7. #7
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    Shabu, it worked for you guys, that's the important thing. Would probably be called "tough love" by a daytime talk host, but it sounded practical and honest to me. Many people don't have access, funds, insurance or acceptance of person involved for therapy or counceling. I don't think it is out of line to set your limits or expect that they honor our requests occassionally. It is one thing to voice a feeling, another to drag others with you. It could become like an emotional blackmail or manipulation.
    My husband is bald and beautiful also, maybe from pullin' his hair out over my constant redecorating schemes! He swears I've painted every room in this house at least twice. When he gets in late I have to leave the lights on so he doesn't trip over the rearranged furniture! But after all, we have lived here 5 years. And wait til he see's my new plan for the kitchen.........

  8. #8
    Shabu - awesome post. You're right, maybe not traditional but it works for you - kudos. I also got a hearty laugh out of "little bald head" - Thank You.

    Jen - ok, I hear you. Let's break this thing down. A) He's 31. B) He's got 19 yrs before he's 50. C) A lot can and will change during that time physically and emotionally. D) He should come here and correspond with some of us who think the same things yet continue to move forward and help speed the process towards recovery. If he wants to rid himself of paralysis then ask him what he's doing to solve the problem instead of complaining about it? Lots of talk, sounds like no action.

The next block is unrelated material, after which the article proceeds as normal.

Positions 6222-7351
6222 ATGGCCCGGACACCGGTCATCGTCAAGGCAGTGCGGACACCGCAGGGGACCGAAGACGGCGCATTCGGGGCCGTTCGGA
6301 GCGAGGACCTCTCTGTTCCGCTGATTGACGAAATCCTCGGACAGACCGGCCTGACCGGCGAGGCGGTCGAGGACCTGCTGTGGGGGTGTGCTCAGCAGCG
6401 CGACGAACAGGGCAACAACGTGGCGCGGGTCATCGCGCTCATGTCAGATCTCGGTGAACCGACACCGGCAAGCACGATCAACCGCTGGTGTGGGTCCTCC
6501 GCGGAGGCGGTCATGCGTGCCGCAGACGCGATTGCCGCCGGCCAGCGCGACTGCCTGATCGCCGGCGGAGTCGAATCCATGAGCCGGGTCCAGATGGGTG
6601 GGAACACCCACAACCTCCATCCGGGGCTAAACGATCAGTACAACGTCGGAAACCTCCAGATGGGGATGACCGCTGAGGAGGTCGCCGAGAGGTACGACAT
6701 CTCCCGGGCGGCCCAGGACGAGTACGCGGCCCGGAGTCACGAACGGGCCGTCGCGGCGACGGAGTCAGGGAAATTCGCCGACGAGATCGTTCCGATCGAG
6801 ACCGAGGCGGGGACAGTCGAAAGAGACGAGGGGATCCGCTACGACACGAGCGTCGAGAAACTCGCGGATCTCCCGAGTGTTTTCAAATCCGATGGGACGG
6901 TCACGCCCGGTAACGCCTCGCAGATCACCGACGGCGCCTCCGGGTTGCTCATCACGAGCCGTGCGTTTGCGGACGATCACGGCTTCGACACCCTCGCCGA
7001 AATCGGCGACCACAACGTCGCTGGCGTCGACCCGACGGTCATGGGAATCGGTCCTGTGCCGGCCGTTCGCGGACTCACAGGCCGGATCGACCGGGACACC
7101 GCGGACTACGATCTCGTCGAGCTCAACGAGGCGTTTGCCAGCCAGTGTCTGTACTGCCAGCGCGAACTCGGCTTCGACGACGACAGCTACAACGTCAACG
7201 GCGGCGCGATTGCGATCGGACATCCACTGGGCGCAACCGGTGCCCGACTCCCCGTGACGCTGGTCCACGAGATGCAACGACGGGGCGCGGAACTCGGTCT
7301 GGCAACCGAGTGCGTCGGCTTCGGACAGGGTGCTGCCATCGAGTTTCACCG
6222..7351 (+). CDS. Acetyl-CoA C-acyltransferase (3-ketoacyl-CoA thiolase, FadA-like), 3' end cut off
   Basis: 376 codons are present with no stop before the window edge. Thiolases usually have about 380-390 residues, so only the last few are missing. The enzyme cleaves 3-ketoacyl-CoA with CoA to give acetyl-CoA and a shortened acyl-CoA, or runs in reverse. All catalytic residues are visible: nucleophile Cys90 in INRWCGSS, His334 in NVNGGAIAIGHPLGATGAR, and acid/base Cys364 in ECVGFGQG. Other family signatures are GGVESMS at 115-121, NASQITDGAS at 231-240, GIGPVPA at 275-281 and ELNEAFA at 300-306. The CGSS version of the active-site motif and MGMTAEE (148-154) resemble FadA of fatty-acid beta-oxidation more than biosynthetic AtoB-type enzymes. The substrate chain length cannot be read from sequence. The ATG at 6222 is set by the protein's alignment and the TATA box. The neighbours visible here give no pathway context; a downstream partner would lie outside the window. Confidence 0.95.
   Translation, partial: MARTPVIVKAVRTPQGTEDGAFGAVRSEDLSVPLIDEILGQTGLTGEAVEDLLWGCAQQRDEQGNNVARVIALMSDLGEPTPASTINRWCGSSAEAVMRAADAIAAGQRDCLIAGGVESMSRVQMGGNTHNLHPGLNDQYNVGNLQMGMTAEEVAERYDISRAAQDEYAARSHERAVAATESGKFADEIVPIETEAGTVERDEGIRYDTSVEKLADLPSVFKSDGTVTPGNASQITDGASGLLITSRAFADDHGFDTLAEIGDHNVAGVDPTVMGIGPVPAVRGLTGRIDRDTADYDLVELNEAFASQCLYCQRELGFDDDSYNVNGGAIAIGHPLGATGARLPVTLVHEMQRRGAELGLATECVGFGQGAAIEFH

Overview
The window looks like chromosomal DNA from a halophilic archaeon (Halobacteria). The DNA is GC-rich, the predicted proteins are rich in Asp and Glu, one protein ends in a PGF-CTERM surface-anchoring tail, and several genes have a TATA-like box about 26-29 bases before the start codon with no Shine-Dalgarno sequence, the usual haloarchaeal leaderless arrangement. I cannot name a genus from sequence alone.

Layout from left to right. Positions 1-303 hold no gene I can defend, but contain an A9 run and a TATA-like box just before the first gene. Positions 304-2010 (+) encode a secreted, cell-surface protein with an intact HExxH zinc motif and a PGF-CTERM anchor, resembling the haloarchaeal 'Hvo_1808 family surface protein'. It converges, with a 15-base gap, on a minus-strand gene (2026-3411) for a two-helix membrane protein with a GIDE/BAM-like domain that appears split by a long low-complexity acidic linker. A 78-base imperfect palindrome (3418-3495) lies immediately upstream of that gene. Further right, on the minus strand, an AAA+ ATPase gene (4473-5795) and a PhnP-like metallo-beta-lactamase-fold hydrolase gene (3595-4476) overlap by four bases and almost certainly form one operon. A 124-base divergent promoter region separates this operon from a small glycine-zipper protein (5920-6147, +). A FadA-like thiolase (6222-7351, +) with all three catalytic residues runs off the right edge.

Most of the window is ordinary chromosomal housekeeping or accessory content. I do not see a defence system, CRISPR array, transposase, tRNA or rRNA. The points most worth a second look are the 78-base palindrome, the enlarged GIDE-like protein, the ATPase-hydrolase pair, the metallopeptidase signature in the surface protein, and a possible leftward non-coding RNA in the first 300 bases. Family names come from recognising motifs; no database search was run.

Paralysis sucks. There's not a moment that goes by that I wish none of us were here. But, we are. So, do we fight or flee? (I think that most members here are fighters) Are we (the sci'd patients) selfish enough to huddle in our little corners shutting the world out or are we brave enough to let the world in and try to make the best out of a bad situation?

    I don't know what kind of person your husband is but my guess is that he would benefit from staying as physically healthy as possible, keeping up his meds (despite what he says), staying as busy and productive as possible (idle hands are the devil's playground), focus on you and his family (we the injured often do better when we deflect the attention from ourselves) by showing the love he has for you, your daughter and the sanctity of marriage and commitment. I would also encourage him to read "Cure" related articles since he and his friend seem fixated on this. Along with this time is on your side. 19yrs could be a 180 degree turnaround. Hell, two years could be. Focus on the realistic and the positive while trying to stay away from the doom and gloom.

    The sci'd are a funny bunch and I'm sure very similar to other sufferers of other maladies. We're generally, from what I've encountered, either "poor me" or "oh well". Its tougher to find those with balance between the two. In four years of my injury I've only discovered three who as sci'd think and act like I do.